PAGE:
Tips & Guides — 19 May 2022
Guide to Strategic Partnerships
Business, and in particular, ecommerce, is becoming increasingly competitive. In fact, it’s estimated that ecommerce sales in the US will grow by 16.1% in 2022, reaching $1.06 trillion. While that figure may be growing significantly every year, so are the number of businesses wanting a slice of the action, with anywhere from 12-24 million ecommerce sites competing.
The reality of this situation means that every business is constantly looking for new ways to improve performance and results. New automation and tools, innovative ideas, new systems, and processes; anything that can give a business an advantage over its competitors is explored and tried. Many businesses have turned to relationship marketing as a solution, so why not try to form other types of partnership?
You could view this competitiveness as similar to international relations, especially in regards to countries seeking out trading partners with mutual interests. The business version of this would be seen as strategic partners, but just what is a strategic partnership? What benefits does it offer and how do you seek out your ideal strategic partner?
A strategic partnership occurs when two (or more) businesses join “forces” to share resources and information to improve upon the service either of them offered individually. In most cases, the businesses concerned are not direct competitors though they may provide complementary products or services as well as their own core competencies. Partnering with other brands, as is done in referral marketing, is something that can enhance your business.
By working together, they can work towards a common goal and can share both the risks and resulting rewards that come from any joint business strategy. They aim to enhance what they previously offered and to create added value for all partners as well as better service to the customer base of each company. Good strategic alliances will often involve bringing together attributes that the other partner does not possess.
You may think that strategic partnerships are something that would mainly be beneficial to a small business or a startup. In fact, the reality is that they can work for any size of company right up to enterprise level. When two (or more) organizations recognize that working together could offer mutual benefits, then they may choose to form a strategic partnership.
As with other strategies such as partnership marketing, strategic partnerships offer companies the opportunity to expand their current customer base and to add new customers as well as access to new markets. It means they can do this without substantially increasing risk and marketing budgets or putting a lot of time into such endeavors.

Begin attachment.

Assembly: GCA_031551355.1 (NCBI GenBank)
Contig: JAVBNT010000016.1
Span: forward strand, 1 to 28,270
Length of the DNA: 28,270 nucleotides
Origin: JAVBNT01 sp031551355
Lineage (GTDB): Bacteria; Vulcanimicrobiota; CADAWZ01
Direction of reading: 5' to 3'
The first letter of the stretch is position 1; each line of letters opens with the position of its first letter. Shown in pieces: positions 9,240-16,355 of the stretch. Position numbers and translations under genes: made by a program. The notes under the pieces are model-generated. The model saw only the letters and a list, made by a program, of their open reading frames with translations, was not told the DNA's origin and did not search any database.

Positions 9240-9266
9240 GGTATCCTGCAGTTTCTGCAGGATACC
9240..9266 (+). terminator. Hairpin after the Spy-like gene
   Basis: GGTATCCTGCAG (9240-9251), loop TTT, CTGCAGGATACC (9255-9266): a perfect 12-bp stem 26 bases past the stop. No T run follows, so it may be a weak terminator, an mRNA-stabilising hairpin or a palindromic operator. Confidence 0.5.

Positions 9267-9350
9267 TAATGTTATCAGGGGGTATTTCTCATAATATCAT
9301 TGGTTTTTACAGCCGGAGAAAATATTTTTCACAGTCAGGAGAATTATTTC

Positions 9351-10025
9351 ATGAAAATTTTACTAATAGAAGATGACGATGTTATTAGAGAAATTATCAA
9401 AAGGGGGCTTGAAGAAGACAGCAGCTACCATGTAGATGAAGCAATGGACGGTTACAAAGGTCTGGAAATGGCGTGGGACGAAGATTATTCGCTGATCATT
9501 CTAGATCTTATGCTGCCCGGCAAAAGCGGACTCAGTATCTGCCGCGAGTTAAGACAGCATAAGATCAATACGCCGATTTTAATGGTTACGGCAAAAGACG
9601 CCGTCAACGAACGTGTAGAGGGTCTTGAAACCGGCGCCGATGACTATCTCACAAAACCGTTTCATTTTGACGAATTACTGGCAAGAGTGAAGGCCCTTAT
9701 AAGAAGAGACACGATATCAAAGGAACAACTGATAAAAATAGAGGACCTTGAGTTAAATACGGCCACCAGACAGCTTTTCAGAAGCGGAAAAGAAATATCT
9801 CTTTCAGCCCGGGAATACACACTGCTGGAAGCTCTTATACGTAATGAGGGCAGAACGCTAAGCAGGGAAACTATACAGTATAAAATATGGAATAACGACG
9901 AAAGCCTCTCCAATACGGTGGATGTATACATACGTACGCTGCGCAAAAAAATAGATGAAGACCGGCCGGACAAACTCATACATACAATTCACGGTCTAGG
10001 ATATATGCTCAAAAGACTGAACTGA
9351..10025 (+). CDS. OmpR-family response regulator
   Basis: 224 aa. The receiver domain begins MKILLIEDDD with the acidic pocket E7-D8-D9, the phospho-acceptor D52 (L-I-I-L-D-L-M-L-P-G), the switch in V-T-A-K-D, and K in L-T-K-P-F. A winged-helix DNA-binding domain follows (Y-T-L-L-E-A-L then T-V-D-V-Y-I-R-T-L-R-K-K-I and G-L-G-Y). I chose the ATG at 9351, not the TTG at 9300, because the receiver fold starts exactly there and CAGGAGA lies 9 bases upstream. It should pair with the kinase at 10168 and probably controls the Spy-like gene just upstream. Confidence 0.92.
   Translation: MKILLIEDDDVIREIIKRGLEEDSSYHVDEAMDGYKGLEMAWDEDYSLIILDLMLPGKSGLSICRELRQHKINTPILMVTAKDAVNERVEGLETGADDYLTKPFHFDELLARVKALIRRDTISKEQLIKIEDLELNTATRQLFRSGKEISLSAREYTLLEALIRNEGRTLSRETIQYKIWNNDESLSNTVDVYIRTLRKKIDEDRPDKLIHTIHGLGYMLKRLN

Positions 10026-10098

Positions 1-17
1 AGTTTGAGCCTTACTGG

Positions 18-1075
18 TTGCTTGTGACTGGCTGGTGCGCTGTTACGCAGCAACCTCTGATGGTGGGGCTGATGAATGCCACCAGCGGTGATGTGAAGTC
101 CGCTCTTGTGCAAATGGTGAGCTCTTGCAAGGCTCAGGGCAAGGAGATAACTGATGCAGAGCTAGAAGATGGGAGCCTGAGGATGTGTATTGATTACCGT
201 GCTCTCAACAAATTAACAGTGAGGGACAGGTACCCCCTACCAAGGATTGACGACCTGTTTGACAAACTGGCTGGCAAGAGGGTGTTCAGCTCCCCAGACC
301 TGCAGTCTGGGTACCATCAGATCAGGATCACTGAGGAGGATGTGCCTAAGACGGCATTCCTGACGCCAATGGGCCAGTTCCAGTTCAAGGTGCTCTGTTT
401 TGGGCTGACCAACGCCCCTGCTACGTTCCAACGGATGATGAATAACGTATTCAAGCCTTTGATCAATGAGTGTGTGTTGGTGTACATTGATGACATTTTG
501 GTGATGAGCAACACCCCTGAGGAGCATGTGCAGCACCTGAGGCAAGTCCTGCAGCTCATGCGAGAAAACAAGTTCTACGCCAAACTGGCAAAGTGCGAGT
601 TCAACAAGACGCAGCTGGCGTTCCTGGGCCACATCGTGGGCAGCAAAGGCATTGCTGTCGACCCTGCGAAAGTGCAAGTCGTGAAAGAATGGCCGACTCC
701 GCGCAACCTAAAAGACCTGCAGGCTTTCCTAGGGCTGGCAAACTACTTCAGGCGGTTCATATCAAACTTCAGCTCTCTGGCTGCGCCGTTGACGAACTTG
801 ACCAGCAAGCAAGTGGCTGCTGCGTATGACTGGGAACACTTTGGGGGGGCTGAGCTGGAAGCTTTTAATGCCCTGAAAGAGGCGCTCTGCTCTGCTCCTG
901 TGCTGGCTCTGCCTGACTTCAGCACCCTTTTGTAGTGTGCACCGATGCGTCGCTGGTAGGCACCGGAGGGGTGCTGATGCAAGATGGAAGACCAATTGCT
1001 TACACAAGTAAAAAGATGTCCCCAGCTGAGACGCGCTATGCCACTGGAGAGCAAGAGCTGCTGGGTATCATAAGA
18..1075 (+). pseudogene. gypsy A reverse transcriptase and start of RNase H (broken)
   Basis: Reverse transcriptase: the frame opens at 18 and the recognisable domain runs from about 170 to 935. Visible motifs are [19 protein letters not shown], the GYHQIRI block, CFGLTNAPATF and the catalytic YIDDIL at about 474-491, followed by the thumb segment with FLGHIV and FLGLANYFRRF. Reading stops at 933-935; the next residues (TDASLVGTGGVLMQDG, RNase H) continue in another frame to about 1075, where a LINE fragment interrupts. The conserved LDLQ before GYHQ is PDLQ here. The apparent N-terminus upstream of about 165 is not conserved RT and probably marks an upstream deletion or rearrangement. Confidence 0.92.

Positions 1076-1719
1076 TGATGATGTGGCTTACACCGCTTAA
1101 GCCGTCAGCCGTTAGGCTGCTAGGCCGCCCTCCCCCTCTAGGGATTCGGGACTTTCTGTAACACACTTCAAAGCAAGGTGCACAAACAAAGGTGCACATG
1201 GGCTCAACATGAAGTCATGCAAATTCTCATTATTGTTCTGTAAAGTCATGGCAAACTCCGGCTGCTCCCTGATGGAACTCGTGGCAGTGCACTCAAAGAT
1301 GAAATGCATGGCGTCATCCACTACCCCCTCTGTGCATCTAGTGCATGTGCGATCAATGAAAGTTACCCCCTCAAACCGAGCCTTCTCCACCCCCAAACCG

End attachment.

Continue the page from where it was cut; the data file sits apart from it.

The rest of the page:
Strategic partnerships are also often very attractive to customers because they can access extra products or services without having to go to different places. They may find products that, for example, were previously not marketed on social media.
There are several good examples of major strategic partnerships:
As you can see, one of the major benefits of these business relationships is to increase brand awareness and to cement particular associations in the minds of potential customers. While strategic partners may not offer similar products or services, they will often have similar demographic audiences and have similar goals.
As you would expect, there are different types of strategic business partnerships, and which one best suits you will depend on a number of factors. Knowing the differences between them can help you choose and formulate a partnership plan to move forward.
If you’re a startup or a smaller business, then this type of partnership may be of most benefit to you, though it can benefit larger businesses too. On a smaller scale, let’s say for example you’ve launched a business offering SEO optimization and content writing services. Partnering with a business offering website design and development offers potential for referrals for both companies.
By strategically combining services in their marketing, both businesses can expand their reach, avoid marketing mistakes, and will refer businesses to each other on an ongoing basis.
However, that’s the simplest form of partnership and, as you move up the corporate pyramid, these relationships can become more complicated and need more work. Organizations often ask “What is a business process?” and “How important is it to us?” More importantly, “Can it be improved through partnership?”